By 1983, Israel had expropriated over 52 percent of the West Bank, most of its prime agricultural land. On the eve of the 1993 Oslo Accords, these confiscations covered more than three-quarters of the territory. During the first 10 years of the occupation, when the Labor Party held power, the first settlements were built around the Palestinian population of East Jerusalem and in the Jordan Valley to block the expansion of the city’s Palestinian neighbourhoods and “encourage” them to leave. By 1977, there were 4,500 Israelis living in the West Bank and 50,000 in East Jerusalem.
The election of a Likud government headed by Menachem Begin in May 1977 turned settlement building into an ethno-religious project. The settlements were built with a raft of financial incentives in the biblical heartland of the West Bank adjacent to major Palestinian towns and cities. By 1983, the number of settlers in the West Bank had risen to 28,400.
Restrictions on building and infrastructure development and access to aquifers blocked development, including of agriculture on which very many Palestinians depended, and forced them off the land, only for the authorities to confiscate land left uncultivated. Its former occupants were forced to seek work in Israel, particularly in construction and agriculture, where they formed a cheap labour pool for Israeli employers.
By 1974, one third of the Palestinian workforce was employed in Israel, and an even higher proportion from Gaza. This dependency later allowed Israel to use unemployment as a collective punishment, closing the borders during periods of tension and the Intifadas of 1987-93 and 2000-05. At the same time, rising oil prices in the Gulf states encouraged skilled Palestinian workers to seek work there. In the years after the war, around 700,000 were to leave for good, including more than a few who were expelled.
These policies were aimed at increasing Israel’s control over the Palestinians and undermining support for Palestinian National Liberation Movement (Fatah) leader Yasser Arafat’s Palestine Liberation Organisation (PLO), with its commitment to achieving a Palestinian state through armed struggle. In the immediate aftermath of the 1967 War, the West Bank’s economy grew at 15 percent a year and Gaza’s at 11 percent, as they recovered to their pre-war levels. But at the same time, industry’s share of the Palestinian GDP fell from 9 percent in 1968 to 7 percent in 1987.
According to the UN, the loss of revenue to the Palestinian economy from 1970 to 1987 was $6-11 billion, or 13 percent of GDP. These changes rapidly transformed Palestinian territories from a diversified society of peasants, small businessmen and professionals into a working class and a reserve army of labour for Israeli employers, subject to the economic and political dictates of Israeli capital.
Broader international developments also took their toll. Following the stock market crash on 1987-88, falling oil prices, fewer work opportunities in the Gulf, the deflationary policies pursued in the United States, the mounting costs of the occupation and the resultant budget and trade deficits, were to lead to a major economic crisis in Israel, as inflation soared. For the Palestinians, this meant a sharp fall in the value of their wages, ever deteriorating working conditions—already far below those of their Israeli counterparts—fewer job opportunities and lower budgetary support. Settlements built on confiscated Palestinian land and land seized to build settler-only roads and secure the settlements expanded, further undermining the Palestinian economy.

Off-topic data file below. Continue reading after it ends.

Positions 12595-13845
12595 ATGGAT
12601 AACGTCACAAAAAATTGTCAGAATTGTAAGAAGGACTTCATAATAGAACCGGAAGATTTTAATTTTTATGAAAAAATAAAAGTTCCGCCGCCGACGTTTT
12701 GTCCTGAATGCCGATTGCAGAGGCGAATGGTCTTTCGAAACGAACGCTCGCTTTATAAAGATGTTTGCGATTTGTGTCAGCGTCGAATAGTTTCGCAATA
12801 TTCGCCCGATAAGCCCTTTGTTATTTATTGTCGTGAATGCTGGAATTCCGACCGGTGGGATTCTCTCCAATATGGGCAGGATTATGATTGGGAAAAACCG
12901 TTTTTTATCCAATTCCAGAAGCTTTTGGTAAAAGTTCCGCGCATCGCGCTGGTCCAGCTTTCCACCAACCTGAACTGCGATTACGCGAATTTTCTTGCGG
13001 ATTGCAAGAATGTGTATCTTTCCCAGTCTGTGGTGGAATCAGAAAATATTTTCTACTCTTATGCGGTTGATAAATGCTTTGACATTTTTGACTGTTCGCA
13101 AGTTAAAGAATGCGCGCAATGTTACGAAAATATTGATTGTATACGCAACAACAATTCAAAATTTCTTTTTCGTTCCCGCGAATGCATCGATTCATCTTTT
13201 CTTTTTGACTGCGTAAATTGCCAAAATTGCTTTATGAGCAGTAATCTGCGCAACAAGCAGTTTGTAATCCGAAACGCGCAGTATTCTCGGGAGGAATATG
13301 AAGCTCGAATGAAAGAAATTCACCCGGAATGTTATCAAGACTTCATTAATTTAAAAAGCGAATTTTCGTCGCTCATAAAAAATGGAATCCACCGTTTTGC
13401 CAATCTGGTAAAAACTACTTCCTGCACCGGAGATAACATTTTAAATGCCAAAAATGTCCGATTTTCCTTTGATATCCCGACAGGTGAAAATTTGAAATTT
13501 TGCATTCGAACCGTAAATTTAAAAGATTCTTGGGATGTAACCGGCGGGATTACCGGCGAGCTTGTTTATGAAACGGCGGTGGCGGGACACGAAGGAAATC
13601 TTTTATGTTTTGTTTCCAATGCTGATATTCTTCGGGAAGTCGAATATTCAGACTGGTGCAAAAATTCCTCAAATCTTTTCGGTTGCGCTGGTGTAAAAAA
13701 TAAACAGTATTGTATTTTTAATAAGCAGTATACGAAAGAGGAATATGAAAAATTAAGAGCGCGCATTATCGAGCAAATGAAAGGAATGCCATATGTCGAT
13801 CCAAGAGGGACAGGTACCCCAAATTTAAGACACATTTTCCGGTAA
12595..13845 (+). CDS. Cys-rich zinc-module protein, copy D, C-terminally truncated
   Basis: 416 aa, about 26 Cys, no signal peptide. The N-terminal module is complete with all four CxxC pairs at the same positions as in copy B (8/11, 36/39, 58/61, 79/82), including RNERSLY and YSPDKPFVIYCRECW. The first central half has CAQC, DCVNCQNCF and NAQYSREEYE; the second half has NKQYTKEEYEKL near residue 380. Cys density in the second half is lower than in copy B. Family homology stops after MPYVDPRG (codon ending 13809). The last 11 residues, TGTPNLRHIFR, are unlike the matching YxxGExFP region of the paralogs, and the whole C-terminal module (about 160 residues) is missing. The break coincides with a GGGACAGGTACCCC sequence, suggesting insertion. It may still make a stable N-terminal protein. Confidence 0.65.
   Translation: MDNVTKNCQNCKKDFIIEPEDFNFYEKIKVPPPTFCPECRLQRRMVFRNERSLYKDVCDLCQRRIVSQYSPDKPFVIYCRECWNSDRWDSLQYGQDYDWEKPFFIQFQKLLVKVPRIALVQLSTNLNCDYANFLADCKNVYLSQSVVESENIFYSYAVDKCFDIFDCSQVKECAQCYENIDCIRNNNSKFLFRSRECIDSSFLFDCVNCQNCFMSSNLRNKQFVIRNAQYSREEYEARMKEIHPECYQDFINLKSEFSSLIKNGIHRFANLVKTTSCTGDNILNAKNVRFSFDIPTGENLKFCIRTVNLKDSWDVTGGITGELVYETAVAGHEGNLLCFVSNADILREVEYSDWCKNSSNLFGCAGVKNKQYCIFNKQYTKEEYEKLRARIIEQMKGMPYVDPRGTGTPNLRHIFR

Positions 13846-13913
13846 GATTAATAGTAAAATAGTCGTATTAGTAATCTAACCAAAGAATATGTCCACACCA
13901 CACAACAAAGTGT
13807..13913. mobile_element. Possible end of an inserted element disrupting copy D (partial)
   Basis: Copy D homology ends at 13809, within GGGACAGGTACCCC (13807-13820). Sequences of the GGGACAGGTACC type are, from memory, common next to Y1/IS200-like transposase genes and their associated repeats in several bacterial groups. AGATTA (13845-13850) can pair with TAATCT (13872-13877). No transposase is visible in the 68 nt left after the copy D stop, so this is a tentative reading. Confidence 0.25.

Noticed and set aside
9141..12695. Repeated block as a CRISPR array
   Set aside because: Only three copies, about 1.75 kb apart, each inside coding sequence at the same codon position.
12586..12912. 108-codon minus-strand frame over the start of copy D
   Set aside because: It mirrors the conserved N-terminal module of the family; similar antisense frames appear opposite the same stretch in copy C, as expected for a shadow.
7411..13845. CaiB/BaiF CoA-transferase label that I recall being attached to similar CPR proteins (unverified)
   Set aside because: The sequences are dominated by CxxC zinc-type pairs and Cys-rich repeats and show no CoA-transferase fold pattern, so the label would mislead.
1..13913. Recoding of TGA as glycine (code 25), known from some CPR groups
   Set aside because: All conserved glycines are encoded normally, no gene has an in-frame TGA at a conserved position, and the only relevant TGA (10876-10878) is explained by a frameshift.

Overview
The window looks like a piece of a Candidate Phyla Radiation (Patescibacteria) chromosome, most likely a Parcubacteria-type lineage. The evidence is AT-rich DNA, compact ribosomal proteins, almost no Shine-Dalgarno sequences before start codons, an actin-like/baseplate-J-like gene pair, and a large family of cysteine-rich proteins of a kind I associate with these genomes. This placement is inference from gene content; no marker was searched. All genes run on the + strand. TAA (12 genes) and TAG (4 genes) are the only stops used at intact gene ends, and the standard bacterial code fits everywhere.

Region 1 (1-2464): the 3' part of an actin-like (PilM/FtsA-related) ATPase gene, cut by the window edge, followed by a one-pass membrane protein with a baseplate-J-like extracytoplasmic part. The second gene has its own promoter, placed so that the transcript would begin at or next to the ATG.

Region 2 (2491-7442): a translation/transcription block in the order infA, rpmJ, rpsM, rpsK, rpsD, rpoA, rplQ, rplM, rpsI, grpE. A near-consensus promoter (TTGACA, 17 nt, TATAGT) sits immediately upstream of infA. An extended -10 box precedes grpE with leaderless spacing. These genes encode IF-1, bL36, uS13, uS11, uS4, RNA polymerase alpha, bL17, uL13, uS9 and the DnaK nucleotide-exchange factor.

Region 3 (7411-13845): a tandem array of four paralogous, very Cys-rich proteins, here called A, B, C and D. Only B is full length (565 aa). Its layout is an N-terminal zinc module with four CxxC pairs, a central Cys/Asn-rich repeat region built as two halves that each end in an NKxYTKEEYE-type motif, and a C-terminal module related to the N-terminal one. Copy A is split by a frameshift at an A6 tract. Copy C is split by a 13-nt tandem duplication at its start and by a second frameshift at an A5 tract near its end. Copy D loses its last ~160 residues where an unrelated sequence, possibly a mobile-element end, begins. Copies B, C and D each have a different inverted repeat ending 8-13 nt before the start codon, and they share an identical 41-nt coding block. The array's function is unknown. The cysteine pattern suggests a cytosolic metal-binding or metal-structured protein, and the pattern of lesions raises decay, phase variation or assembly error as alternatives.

The economic downturn was one of the factors—along with anger over Israel’s 20-year-long military occupation and its war on the Palestinians and their allies in Lebanon—that led to the outbreak of the first Intifada (uprising) in 1987. It erupted largely outside the control of the PLO, whose leadership was then based in Tunis after being driven out of Jordan in 1970 and Lebanon in 1982 and abandoned by the Arab regimes.
These conditions, along with the broader turn to Islamist politics in the Arab world following the collapse of Nasser’s pan-Arabism, benefitted the Muslim Brotherhood-affiliated Hamas (Islamic Resistance Movement), a bourgeois clerical group that Israel at first sponsored and encouraged in opposition to Fatah. But Hamas, with its religious fundamentalism, offered only a more extreme form of nationalism, articulating the interests of the Palestinian bourgeoisie, not those of workers and peasants.
Oslo tightens the noose
The Intifada began on December 1987 in Gaza’s Jabaliya refugee camp after an Israeli Defence Forces truck crashed into a civilian car, killing four Palestinian workers, including three from the camp. It was to take Israel six years to suppress the uprising at a cost of more than 1,000 Palestinian lives, 175,000 arrests and 2,000 homes demolished. The conflict devastated the Palestinian economy, with the standard of living falling by a massive 30-40 percent.
The uprising convinced Israel’s Labor party leaders, out of power since 1977, of the need to reach some sort of accommodation with PLO leader Arafat and Israel’s Arab neighbours. The establishment of a Palestinian statelet would, they believed, help to ensure Israel’s stability and development and maintain its Jewish majority. Arafat and a Palestinian Authority (PA) would take over Israel’s role of controlling the Palestinian masses, in return for the PLO’s acceptance as the sole representative of the Palestinian people. This autonomy would, Israel’s rulers hoped, ensure continued economic dependency, while also opening new markets than Israel’s garrison state could ever deliver and potentially transforming it into a regional economic power.
To be continued